The first morning's route takes us through the Champagne region. Miles and miles - or kilometres and kilometres - of vineyards stretching into the distance; undulating countryside; little D roads undulating lazily through it with only an occasional car or tractor, easily overtaken with a roar and swoosh on the long straights. The pleasant warmth that means you're somewhere foreign. Even the faintly agricultural smell and the frequency with which insects splatter themselves against the visor are so inextricably bound with the pleasure of France and French roads that I welcome them as old friends.
We stop for coffee in one of the villages, forgetting to specify au lait so we get tiny cups of bitter blackness, and lunch in St-Dizier off omelettes, croques monsieur (messieurs?) and chips under a striped awning by a statue commemorating the Siege of 1544. We park on the pavement. I almost get wiped out by looking the wrong way for oncoming traffic as I cross a dual carriageway. France!
In the late afternoon the landscape changes as we approach Germany. The climbs are steeper, the bends are sharper, dark pine forests rear up beside the road and block out the sky. As we pull away from a set of traffic lights, it starts to rain and I realise I'm rubbish.
Everyone else sweeps around the corners with joy and grace while I creep along, so rigid with The Fear that I'm making it much harder for myself. I know what to do - position myself for vision, brake well before the corner then smoothly round with the engine just pulling and my eyes on the vanishing point - but I can't stand not knowing what might be round that bend: an unexpected tightening, a speeding car, a patch of gravel. John successfully overtakes a timber lorry on a downhill and stays out on the wrong side of the road to indicate that there's room enough for me to follow, but The Fear has hold of me and I can't, I can't, because I'm too rubbish.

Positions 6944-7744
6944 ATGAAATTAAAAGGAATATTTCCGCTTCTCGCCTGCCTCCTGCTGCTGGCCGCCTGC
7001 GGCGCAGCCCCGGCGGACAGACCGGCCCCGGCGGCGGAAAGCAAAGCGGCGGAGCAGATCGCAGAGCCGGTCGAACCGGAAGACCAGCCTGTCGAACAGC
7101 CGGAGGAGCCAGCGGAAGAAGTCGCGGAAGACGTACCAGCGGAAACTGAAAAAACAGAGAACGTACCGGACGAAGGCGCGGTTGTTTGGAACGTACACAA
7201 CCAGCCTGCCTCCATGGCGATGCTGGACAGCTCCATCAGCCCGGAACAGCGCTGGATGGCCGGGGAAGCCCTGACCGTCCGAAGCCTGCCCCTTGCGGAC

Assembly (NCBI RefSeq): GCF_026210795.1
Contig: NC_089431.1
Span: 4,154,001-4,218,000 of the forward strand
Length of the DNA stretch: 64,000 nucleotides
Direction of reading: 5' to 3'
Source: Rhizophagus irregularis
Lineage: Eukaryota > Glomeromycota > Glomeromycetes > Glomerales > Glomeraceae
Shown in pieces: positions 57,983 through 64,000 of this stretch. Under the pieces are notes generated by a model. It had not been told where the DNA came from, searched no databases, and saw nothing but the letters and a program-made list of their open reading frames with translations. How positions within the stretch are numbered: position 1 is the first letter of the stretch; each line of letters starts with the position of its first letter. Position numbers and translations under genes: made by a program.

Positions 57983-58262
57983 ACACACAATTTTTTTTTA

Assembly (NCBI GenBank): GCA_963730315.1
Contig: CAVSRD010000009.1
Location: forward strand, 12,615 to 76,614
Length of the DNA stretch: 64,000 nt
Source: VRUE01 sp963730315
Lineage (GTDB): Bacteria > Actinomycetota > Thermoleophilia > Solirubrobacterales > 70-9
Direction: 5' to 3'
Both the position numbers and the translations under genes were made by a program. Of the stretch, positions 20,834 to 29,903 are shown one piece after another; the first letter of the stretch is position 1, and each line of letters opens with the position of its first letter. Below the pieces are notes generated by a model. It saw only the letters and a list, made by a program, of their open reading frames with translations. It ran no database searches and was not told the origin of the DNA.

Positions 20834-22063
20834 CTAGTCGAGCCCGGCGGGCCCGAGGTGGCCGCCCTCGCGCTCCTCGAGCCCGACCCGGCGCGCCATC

At least I'm a competent urban rider thanks to the commuter miles I rack up, and I need to be as we enter St Dié. The persistent drizzle turns to heavy drops like being pelted with tiny stones, and all the traffic is a shock after the quiet hills. We find our hotel and we're cheered to discover it has that rarity on the Continent, baths. Roger and Roy are less cheered to discover they have been given a double room rather than a twin - this will be a recurring theme of the holiday, to much hilarity all round - but soon we are all sorted out and scrubbed and ready for dinner.
I'm still brooding about my inadequate cornering performance and rather dreading the many mountains to come. Walking beside the illuminated river in the post-rain evening is pleasant, though, and when a ferretlike critter darts out of a nearby garden, across the road and down the riverbank I'm glad to be abroad after all.
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